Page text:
In her review of State of the Union, Amy Glynn noted how glad she was that the series employed such a brief format, as it was difficult to imagine how compelling a more traditional longform format dissecting the last gasps of a couple’s crumbling marriage could be. (“An hour-long vignette of this kind might be asking a lot of viewers even given the clever dialogue and engaging performances,” she wrote. “In 10-minute increments, it stays punchy and trenchant and reasonable.”) Well, enter Danish dramedy Couple Trouble, one of the handful of new Exclusive series hitting Sundance Now this month, which takes the nut of State of the Union’s premise—a struggling couple heads to therapy in the hopes of resuscitating a marriage that was likely doomed from the start—but parks the format squarely in full-length territory.
Between the fact that Couple Trouble opens with Lise (Ditte Ylva Olsen) and Anders (Esben Dalgaard Andersen) on the couch in front of their new therapist (Rasmus Bjerg) and ricochets the audience back and forth between the couple’s present day therapy sessions and the early days of their meet-cute romance, the parallels to SOTU cease early, but that’s more than fine. Andersen and Olsen are sweet and sharp as the show’s dual protagonists, and they are surrounded by a fun, strong ensemble cast whose love of the pair makes it easy for the audience to root for them to find the best solution to their situation—even if, as Bjerg’s therapist points out early on, that solution is divorce. (Making good sense of the series’ Danish title, Hånd i Hånd.) The season ends on both a final decision and a cliffhanger, so hopefully a second season will be forthcoming. In the meantime, enjoy the emotional ride.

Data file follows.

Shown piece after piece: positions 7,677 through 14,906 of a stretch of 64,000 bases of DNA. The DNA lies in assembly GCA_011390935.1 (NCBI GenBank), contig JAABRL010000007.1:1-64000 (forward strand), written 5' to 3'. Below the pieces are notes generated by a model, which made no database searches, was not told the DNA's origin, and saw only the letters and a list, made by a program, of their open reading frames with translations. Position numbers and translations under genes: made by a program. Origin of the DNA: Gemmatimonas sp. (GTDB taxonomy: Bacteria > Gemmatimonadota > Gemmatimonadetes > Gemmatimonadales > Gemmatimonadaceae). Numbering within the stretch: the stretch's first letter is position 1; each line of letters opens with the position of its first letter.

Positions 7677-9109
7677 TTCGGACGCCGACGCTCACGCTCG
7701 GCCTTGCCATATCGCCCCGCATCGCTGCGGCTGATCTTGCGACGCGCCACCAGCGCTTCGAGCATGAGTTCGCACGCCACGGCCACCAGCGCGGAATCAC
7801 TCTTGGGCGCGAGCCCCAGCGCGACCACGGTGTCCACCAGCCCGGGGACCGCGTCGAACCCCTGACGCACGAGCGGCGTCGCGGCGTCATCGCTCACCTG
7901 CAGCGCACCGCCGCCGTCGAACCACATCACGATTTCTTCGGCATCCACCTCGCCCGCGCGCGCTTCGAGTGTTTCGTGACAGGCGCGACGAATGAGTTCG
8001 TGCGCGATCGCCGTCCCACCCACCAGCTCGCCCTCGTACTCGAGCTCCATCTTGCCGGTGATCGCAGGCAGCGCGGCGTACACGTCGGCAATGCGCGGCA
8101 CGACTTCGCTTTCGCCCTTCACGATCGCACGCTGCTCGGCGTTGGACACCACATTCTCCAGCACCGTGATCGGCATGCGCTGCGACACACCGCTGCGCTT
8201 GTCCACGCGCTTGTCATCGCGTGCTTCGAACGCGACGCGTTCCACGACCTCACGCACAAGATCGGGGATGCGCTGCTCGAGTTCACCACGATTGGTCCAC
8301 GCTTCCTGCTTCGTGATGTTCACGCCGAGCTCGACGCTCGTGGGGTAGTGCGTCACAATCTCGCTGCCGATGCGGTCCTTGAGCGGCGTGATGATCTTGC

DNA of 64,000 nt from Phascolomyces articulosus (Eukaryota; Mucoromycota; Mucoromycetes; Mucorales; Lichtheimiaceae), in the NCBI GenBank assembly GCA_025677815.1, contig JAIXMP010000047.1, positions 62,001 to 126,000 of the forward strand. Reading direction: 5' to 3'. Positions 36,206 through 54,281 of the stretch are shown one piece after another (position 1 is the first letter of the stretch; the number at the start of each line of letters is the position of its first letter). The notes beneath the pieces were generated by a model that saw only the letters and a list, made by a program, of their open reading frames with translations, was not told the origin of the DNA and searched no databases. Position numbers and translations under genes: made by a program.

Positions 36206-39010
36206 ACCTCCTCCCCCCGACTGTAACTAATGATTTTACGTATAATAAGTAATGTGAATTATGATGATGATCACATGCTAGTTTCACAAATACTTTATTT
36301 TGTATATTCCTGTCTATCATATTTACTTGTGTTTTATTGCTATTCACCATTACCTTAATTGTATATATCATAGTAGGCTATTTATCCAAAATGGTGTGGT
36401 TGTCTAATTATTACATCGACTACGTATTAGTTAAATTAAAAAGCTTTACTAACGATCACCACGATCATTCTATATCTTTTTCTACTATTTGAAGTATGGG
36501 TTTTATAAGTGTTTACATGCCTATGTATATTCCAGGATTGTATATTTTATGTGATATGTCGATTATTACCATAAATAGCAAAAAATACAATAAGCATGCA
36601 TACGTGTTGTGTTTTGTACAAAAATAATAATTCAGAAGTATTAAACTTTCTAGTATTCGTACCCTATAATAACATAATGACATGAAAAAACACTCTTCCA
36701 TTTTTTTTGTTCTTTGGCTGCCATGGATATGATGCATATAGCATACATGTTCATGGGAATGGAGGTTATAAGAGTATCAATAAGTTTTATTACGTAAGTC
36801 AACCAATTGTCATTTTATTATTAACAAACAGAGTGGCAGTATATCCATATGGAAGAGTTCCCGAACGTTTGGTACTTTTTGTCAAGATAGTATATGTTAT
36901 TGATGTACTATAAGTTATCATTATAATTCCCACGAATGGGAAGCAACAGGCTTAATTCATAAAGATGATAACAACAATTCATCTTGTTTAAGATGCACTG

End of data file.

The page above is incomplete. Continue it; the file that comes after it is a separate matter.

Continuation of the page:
A Sundance Now: Original
One of Paste’s favorite sleeper series from the last couple of years, The Cry, is not for the faint of heart. Originally produced by the BBC, the four-part mini-series stars Jenna Coleman as a young mother whose baby disappeared during a trip to Australia in a high-stress moment when her husband (Ewen Leslie) was just out of sight. “This excruciating breakdown of a toxic marriage will keep most people on the edges of their chairs,” Amy Glynn wrote when the show first hit Sundance Now back in 2018. “[It] is a deft, gripping, sophisticated anatomy of gaslighting, right down to the part where Joanna (Coleman) tells the court appointed psychiatric expert why Alistair (Leslie) has held such Svengali-like power over her: “Because I gave it to him.”
Naturally, this isn’t the kind of experience many people might want to have when settling in for a short weekend binge, but for those who have a high level of tolerance for stories about the worst thing that can happen when parenting, or who love a sleekly executed psychological thriller, this is a solid pick.
(Read Amy Glynn’s full review here.)
Alexis Gunderson is a TV critic and audiobibliophile. She can be found @AlexisKG.